Wednesday, July 7, 2010

Five Days in July

And JFK thought 10-days in October were rough. It's been quite the year already but the last five days have been something else.

July 2

Horrible breakdown at Canterbury Park that resulted in the death of a racehorse and severe injuries to jockey Scott Stevens as well as major back injuries to Paul Nolan and Don Proctor. The single greatest factor in the severity of the accident was that the horse on the lead was the one that went down. I don't care what your reaction time is, at 40 mph on suddenly spooked and scared 1100 pound racehorses when the horse in front of you breaks down the result is in God's hands. It was a miracle that no jock was killed and that fourth jock in accident, Dean Butler, was able to walk away with minor injuries.

I'm not going to preach about the perils of race riding (I've done that already) but they are folks with families and livelihood and the Don McBeth Fund was set up years ago to help injured jockeys and their families. Rachel Blount in the Minneapolis Star-Tribune had a nice column on this accident and the work of the Fund. Try to ignore the many ignorant trolls that commented on her work. David Miller over at View From the Quarter Pole has a good take on this as well.

July 4

Tabby Lane gets railroaded in a $10,000 Starter Allowance. It was a race she should have been competitive in but she was not. I was in the Upper Peninsula of Michigan visiting family for the 4th and was unable to watch the race live. One of our partners texted me the details of the race and it wasn't pretty. Bernell and I talked and have some ideas for changing things up for her, though she made need to get away for a few months and then we can start from scratch. While not heartbreaking, it certainly was disheartening. I still have been unable to bring myself to watch the replay.

July 6

I was meeting one of our partners at the track in the early morning hours to visit One for Zetta (as well as Tabby). It was his first time on the backside and it happens to be his first time owning a racehorse. We get there and Zetta seems relatively antsy in comparison to when I usually go by and see her. Turns out she's going to gallop in an hour so we stick around which is no real sacrifice for me. She heads over to the training track and Frankie warms her up and turns her to pick up her pace. No sooner does trainer Christine Riddle get the words "She's had some problems at this point over the track" out of her mouth than Zetta decides that she's all done, puts on the breaks, rears and goes, as my mom would say, ass over tea kettle. Thankfully horse and rider are fine but Zetta is free and she's going home and tears out for her barn. There are few things scarier than a horse loose on the backside and, to my horror, it's my horse!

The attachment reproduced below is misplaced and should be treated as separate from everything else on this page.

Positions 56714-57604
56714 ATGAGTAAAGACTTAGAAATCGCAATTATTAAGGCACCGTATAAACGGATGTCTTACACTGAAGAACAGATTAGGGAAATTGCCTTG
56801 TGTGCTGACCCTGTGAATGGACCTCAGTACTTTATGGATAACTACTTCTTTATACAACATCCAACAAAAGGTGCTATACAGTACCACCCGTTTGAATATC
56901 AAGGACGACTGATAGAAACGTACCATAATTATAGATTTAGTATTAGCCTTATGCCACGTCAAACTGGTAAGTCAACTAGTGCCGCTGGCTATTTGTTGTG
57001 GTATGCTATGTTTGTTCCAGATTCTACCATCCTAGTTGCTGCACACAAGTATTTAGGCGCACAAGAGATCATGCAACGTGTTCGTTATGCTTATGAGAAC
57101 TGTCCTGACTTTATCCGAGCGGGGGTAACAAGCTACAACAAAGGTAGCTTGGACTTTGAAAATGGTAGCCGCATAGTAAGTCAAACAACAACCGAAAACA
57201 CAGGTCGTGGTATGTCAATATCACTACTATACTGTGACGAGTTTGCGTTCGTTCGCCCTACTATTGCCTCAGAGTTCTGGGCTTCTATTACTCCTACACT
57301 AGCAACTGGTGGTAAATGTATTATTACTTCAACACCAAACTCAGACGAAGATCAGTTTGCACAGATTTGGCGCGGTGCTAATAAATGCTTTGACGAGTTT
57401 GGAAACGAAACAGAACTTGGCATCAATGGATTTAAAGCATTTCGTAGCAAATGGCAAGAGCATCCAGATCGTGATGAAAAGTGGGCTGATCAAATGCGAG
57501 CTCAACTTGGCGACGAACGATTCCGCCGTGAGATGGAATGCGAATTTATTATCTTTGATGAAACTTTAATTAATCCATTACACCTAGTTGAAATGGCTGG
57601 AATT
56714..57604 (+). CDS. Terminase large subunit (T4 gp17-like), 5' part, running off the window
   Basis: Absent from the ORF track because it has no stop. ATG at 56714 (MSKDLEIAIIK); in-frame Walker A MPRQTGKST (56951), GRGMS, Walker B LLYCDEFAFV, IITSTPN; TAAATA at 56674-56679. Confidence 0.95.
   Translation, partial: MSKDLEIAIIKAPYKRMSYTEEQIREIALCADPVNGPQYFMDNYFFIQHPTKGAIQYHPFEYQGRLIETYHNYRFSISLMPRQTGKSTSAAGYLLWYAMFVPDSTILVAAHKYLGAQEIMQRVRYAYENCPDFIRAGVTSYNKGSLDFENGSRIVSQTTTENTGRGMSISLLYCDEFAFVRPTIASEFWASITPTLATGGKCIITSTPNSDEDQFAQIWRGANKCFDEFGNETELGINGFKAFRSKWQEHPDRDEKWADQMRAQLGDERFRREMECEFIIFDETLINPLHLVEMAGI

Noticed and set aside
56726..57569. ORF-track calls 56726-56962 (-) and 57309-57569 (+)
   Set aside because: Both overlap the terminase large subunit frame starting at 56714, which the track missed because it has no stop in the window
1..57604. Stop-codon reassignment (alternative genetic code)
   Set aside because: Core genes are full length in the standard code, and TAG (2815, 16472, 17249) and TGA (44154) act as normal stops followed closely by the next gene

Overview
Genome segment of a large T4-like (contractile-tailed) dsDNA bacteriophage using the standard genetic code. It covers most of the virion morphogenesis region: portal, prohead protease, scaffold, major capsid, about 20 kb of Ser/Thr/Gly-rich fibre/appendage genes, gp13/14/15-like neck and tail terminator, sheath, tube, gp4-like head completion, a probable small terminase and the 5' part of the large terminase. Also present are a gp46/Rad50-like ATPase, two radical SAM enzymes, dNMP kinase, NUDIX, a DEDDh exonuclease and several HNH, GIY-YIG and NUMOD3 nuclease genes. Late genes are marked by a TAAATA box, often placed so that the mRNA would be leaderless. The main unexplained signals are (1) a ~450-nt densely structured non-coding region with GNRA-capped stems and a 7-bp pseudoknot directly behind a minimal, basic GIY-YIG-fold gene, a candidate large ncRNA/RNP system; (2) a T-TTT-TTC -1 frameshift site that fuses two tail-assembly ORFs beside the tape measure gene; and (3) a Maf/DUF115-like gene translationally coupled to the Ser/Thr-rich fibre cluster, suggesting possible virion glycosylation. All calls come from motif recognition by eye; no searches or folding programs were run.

Zetta gets back to the barn and Frankie and Chris settle her down, dust her off and up he goes to get her back on the track for the work. She needs to learn that her antics don't reward her with a bath, lunch and her stall and they handle it like champs. There is no retribution, just a patient return to the training track where she's taken around three times (looking like a horse that's never seen a racetrack rather than one that worked like a champ through the gates just days before!!) and then Frankie patiently takes her to her problem area and moves her around and makes her stand still from point to point, all the while talking in her ear. I can imagine him telling her, "See, it's OK. Nothing is going to hurt you here." She leaves the track much more settled (and having learned a little something) but her connections a bit shaken.

Will all this work out? Of course it will. I look forward to the day when I write about the best five days that I've ever had racing. This game can take you to great highs but it also makes sure that it keeps you humble.

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